The Display Network is a massive range of websites, from the New York Times to your sister’s blog, that you can place ads on. Unless you want to target your ads to appear on specific Display Network sites (which you’d be best to do in a separate campaign), opt out of the Display Network (in the Campaign Settings, as below).
A new option is to choose the search network with Display Select. This is designed to extend the reach of your advertising, and differs from the old display network. It uses improved signals and methods of predicting when and where your ads are likely to perform best. This can be used as a quick test to see which sites/audience your ads work best with. Generally though, it’s still best to run separate Search and Display campaigns.
10. Have 3 Ads Per Ad Group
By default, your ads will rotate and the best performing ad in each ad group will gradually show more often. Try 3 ads in each ad group, each with slightly different messaging. Observe to see which ad performs best and test similar messaging in other ads. You can even use AdWords labels to A/B test ad copy over the course of a month.
11. Use Keyword Insertion
This formula inserts what the user actually searches for into your ad. Be careful that you’ve restricted your keywords enough to only show your ads on relevant terms. Try it in one of your three ads within an ad group. It tends to improve click through rate.
In place of the blank line, add default words that your ad will show if the user’s search term is too long. Find out more about Dynamic Keyword insertion.
12. Include Calls to Action in your Ads
Tell people what you want them to do. For example, ‘Buy online’.
13. Include Unique Selling Points in your Ads
Check what your competitors have in their ads and stand out from them where you can. A common one for merchants is a Free Delivery offer.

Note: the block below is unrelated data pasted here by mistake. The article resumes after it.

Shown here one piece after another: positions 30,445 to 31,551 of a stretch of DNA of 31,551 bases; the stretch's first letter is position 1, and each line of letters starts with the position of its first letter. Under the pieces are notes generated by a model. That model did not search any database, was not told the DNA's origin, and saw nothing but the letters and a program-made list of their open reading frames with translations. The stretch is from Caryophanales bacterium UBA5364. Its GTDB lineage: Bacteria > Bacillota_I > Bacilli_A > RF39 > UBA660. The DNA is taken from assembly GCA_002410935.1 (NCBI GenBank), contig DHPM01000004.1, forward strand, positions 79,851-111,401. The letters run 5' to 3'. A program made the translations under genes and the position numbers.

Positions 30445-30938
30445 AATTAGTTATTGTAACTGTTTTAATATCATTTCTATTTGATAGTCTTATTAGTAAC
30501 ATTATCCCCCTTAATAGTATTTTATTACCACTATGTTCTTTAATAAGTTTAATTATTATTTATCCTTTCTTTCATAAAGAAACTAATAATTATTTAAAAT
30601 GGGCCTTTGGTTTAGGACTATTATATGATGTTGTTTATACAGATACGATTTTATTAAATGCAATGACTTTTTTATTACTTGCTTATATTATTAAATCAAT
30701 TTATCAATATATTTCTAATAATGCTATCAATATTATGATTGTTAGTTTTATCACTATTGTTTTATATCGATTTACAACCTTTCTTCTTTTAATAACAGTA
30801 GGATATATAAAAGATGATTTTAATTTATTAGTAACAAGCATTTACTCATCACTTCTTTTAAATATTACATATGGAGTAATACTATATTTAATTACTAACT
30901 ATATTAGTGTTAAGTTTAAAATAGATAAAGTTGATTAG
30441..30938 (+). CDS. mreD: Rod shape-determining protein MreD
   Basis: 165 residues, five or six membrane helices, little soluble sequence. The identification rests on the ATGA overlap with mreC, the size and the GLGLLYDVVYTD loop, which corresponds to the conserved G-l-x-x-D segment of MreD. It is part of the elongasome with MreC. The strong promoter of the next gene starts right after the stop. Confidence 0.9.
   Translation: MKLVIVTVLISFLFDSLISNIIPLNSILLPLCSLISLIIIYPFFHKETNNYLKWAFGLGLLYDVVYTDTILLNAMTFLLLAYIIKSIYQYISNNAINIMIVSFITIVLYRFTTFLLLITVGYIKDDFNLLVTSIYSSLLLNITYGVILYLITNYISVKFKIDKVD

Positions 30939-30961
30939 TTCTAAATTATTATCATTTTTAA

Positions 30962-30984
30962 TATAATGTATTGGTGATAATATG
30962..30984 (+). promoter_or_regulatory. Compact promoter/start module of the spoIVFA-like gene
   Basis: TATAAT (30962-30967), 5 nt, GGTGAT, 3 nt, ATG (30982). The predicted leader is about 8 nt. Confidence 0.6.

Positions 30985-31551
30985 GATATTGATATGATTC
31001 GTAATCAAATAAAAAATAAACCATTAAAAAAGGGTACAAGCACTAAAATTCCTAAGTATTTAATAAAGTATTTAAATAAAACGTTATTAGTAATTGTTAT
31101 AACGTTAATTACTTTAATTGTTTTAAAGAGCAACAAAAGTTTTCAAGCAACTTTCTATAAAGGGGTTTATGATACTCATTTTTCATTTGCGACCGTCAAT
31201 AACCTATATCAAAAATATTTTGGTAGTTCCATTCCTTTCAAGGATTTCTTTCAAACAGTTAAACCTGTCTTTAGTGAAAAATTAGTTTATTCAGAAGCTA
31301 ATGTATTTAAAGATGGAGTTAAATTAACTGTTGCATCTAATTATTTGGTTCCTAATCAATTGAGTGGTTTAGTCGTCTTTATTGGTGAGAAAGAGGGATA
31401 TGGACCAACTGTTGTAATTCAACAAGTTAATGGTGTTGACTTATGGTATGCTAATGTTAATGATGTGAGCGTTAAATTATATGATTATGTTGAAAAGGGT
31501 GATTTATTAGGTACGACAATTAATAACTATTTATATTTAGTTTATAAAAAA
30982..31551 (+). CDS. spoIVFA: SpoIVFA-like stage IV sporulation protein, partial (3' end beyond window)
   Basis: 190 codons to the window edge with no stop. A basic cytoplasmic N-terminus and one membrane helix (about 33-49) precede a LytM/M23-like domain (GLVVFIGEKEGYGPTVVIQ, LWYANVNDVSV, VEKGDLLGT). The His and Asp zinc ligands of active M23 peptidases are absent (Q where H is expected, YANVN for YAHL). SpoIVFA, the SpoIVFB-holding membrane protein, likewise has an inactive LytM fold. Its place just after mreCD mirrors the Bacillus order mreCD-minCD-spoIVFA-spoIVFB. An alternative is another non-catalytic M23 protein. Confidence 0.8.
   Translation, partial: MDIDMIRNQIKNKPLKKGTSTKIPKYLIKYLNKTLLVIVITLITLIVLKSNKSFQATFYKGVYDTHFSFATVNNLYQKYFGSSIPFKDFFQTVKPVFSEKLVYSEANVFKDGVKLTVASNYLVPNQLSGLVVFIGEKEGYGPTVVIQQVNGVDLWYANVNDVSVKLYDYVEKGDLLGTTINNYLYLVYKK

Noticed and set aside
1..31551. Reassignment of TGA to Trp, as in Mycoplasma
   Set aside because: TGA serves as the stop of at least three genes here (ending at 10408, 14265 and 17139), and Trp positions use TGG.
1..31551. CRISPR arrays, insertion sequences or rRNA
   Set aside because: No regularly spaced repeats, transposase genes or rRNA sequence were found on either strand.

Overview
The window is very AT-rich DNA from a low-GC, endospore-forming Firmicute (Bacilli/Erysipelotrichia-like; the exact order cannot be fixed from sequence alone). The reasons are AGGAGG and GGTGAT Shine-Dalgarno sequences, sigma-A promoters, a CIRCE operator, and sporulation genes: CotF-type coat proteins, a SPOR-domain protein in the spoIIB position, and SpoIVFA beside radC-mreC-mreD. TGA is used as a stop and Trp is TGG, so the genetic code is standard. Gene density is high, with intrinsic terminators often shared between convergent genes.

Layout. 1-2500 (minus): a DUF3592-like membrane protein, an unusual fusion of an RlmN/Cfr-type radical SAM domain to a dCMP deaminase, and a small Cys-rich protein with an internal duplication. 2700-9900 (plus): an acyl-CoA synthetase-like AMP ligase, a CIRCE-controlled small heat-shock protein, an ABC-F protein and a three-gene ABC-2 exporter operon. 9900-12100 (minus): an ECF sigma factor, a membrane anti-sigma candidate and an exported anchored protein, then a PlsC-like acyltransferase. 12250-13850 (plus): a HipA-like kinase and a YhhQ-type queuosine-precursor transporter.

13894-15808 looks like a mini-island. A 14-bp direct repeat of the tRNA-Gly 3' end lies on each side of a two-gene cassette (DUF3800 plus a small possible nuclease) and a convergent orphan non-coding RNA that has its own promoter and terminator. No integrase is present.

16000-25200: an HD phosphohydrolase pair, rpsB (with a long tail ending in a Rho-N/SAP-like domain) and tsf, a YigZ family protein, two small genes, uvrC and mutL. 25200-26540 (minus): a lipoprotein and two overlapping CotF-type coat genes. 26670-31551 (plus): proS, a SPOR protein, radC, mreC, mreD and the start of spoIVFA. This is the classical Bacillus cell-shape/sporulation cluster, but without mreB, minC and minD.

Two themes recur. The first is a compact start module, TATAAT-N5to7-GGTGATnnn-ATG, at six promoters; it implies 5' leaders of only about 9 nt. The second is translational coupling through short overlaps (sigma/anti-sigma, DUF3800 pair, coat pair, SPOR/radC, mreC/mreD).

14. Make Sure You’re Competitive
If other websites sell the same product as you, and you’re advertising that product, be as competitive as you can. This doesn’t necessarily mean decreasing your prices below competitors (though this can be effective). It’s really a matter of giving the consumer a reason to buy from you rather than other sites.
15. Use Ad Extensions
These allow you to add more information to your ad, outside of the character limits. You can add them by going to the Ad Extension tab and selecting to add a new extension, as below.
See screenshots of ad extensions below.
16. Can’t See Your Ads? Use the Ads Diagnostic Tool
Hover over the speech bubble in line with your keyword under the Status column. It will give you more information.
17. See your ads in a different position to that stated in account?
If you repeatedly search on your keywords and don’t click on your ads Google will take that as a sign that you’re not interested in that ad and will gradually show it in a lower ad rank then not at all, to you. For a more accurate reading, and without decreasing your click through rate, use the Ad Preview Tool (or clear your cache).
18. Segment your Data
See your AdWords stats separated out by time of day, device (ie. mobiles, desktops and tablets), network and more. You can then focus in on what’s working and remove what’s not. Also check out the Dimensions Tab for similar, but additional information.
19. Ad Scheduling
If from segmenting your data you find that you’re only getting conversions at certain hour of the day or days of the week, you can schedule your ads to only appear at those times. Under Campaign Settings go to ‘Advanced Settings’ then ‘Ad Scheduling’.
20. Geo Targeting
Target your ads to appear to users anywhere in the world. This is on the Campaign Settings page. Help your relevancy and potentially your conversion rate by referencing the area targeted in your ads. For example, if you’re targeting Northern Ireland, include NI in your ads.
21. Download AdWords Editor
An offline tool that allows you to make almost all of the same changes as in your live AdWords account, but faster. Great for bulk changes. Download here – http://www.google.com/intl/en_uk/adwordseditor/
22. Use an AdWords Voucher
You may have received a voucher in the post. If not, you can get a £30 AdWords voucher here – https://services.google.com/fb/forms/awukemailRM/.
As a Google AdWords Certified Partner, Search Scientist can provide our clients with an AdWords voucher worth £75 or more to help them get started. We also occasionally give these vouchers away to our Facebook followers. Follow us at www.Facebook.com/SearchScientist for a chance to get one.
If you’re based in Northern Ireland and would like AdWords Training tailored to your business including a review of your current AdWords account, please contact firstname.lastname@example.org. Alternatively, we also offer AdWords management services and one off AdWords optimisation. We’ll work with you to get the best return from your AdWords advertising.